Prevailing wisdom says that, with the bear's return, we're doomed to years of losses. Hogwash. Multibaggers are still out there.

They won't be easy to find, of course. During the dot-com bust, 60% of companies worth at least $250 million in market value and trading on U.S. exchanges realized negative returns between March 2000 and October 2002.

Tiny doublers
That's the bad news. The good? Forty percent earned positive returns and, of those, 119 stocks at least doubled. Roughly a third of them were multibaggers, thanks in part to their excellent balance sheets. Here are the top five performers:


Total Return

March 2000 Market Cap (mil)

Net Cash


Chico's FAS (NYSE:CHS)




Gold Fields (NYSE:GFI)




Career Education (NASDAQ:CECO)




Coventry Health Care (NYSE:CVH)




Harry Winston Diamond




Sources: Capital IQ, Yahoo! Finance.

Two things stand out when I look at this data:

  1. All of the top stocks were small caps.
  2. Industry didn't matter. The top three were a retailer, a miner, and an educator.

So what did matter? Management.

For example, executives at Chico's FAS produced greater-than-30% returns on invested capital in three of the four quarters leading up to the beginning of the bust in April 2000. And then, in the very next quarter, as the tech bubble popped, Chico's ROIC improved to -- get this -- 47%.

While Chico's was busy improving its business and ignoring the macroeconomic climate, investors were rewarded with a multibagger.

Kick the recession before it kicks you
Your strategy, then, should be to find stocks whose businesses are improving even as the economy worsens. You should want:

  1. A meager market cap.
  2. A minimal Wall Street following.
  3. An excellent balance sheet.
  4. High and improving returns on invested capital.

Most of these attributes are obvious. Who wouldn't want to be invested in firms with excellent balance sheets when overleveraged banks and brokers are going bust? Count me among the conservatives on this issue.

But what about ROIC? Is it really as important as it seems? Yes and here's why: Excess growth is a byproduct of efficient capital deployment. Excess returns are a byproduct of excess growth.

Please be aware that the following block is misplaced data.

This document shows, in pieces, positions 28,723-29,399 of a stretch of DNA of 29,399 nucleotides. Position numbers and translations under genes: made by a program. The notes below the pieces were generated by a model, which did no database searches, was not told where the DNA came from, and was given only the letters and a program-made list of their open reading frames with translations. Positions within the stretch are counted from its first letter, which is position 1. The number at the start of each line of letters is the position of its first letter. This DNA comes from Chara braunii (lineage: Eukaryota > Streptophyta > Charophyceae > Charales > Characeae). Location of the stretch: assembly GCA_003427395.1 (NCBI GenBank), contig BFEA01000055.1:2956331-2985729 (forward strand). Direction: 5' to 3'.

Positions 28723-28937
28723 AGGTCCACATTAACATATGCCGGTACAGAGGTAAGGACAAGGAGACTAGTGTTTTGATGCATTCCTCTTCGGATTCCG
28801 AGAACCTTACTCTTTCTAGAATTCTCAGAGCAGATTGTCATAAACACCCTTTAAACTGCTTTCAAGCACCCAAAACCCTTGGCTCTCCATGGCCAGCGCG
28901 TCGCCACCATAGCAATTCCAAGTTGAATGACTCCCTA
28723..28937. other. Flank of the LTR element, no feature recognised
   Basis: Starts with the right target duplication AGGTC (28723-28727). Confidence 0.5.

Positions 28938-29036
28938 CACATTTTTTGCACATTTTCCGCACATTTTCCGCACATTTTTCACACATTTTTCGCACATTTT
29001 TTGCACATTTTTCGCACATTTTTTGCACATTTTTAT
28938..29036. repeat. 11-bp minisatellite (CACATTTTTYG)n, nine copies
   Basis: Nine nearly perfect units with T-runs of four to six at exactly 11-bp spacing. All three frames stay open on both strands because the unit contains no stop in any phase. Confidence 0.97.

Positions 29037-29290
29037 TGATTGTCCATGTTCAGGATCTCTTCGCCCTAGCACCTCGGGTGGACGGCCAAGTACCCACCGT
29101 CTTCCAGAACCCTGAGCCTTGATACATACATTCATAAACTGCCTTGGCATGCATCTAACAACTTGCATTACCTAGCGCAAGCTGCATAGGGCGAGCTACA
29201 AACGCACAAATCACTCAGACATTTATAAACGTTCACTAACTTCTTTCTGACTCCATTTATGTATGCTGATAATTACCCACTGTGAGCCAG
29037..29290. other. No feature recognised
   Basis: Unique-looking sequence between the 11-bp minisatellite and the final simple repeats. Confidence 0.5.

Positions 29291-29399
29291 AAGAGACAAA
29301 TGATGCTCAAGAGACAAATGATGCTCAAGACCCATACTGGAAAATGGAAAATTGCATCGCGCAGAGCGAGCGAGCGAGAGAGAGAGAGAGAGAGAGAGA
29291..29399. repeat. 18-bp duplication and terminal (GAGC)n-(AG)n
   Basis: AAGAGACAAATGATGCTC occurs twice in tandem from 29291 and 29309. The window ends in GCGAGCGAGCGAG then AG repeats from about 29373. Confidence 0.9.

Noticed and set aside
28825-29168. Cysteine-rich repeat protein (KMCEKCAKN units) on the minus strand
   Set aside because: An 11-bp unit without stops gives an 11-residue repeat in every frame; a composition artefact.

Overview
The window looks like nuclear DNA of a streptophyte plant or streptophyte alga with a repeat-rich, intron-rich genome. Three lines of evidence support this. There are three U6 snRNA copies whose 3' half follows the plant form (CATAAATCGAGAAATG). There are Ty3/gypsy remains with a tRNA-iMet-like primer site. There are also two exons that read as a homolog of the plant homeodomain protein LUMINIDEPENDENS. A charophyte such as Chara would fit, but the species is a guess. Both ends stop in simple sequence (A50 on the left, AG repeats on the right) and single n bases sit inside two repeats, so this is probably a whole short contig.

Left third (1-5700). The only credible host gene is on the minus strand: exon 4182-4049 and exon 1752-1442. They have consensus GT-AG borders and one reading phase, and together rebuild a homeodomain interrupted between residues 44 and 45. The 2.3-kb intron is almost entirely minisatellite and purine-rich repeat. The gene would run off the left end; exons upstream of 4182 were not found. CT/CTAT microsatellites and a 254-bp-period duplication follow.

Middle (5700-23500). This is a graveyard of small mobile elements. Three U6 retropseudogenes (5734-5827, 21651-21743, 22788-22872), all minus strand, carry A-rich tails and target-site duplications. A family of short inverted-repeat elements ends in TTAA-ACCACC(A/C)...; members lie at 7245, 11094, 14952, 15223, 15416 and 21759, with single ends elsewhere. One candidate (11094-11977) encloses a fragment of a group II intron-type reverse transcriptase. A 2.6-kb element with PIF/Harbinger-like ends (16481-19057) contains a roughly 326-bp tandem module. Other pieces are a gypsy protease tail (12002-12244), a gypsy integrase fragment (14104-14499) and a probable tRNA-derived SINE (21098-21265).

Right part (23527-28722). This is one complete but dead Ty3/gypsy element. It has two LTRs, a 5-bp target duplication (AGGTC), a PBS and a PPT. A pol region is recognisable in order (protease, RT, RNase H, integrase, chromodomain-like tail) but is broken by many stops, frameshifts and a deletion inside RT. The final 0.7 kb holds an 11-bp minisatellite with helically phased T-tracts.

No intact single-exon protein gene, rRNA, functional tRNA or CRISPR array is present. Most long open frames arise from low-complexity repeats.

Think of a new plant that produces expensive, in-demand widgets at a lower cost. Allocating cash flow in this way should increase margins. Higher margins should improve earnings and cash flow and, thereby, increase the company's market value.

Call it a financial game of connect-the-dots. Managers who play really well tend to generate big gains for their shareholders.

A small cap to buy now
But the game is harder today than it has been in years. Reduced consumer spending and tighter lending standards mean that capital is harder to come by. The pressure to produce excess returns and extend growth is higher.

Even now, though, some companies appear to be up to the task. Cash hoarders Cisco (NASDAQ:CSCO) and ExxonMobil (NYSE:XOM) get the nod from analysts.

Trouble is, these are large caps, and history says you should go small. Which tiny titan to choose? I prefer children's retailer Gymboree (NASDAQ:GYMB). Here's why:

Market cap

$781 mil

Net cash

$43.8 mil



Wall Street followers


Sources: Capital IQ, Yahoo! Finance.

Even though second-quarter revenue grew less than 13% year over year, net income jumped by 38%. That's telling; it suggests that management is effectively pulling the levers of economic value. And yet the stock trades for roughly 9 times earnings -- very reasonable for a cash-rich grower.

But this is just one stock; dozens of good ideas are out there. You'll find many of them -- the tiny titans in the making -- in our Motley Fool Hidden Gems portfolio, which is beating the market by more than 12 percentage points as I write.

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Fool contributor Tim Beyers didn't own shares in any of the companies mentioned in this article at the time of publication. Coventry Health Care is a Motley Fool Stock Advisor selection. The Motley Fool's disclosure policy was a small-time stock operator before it went big time.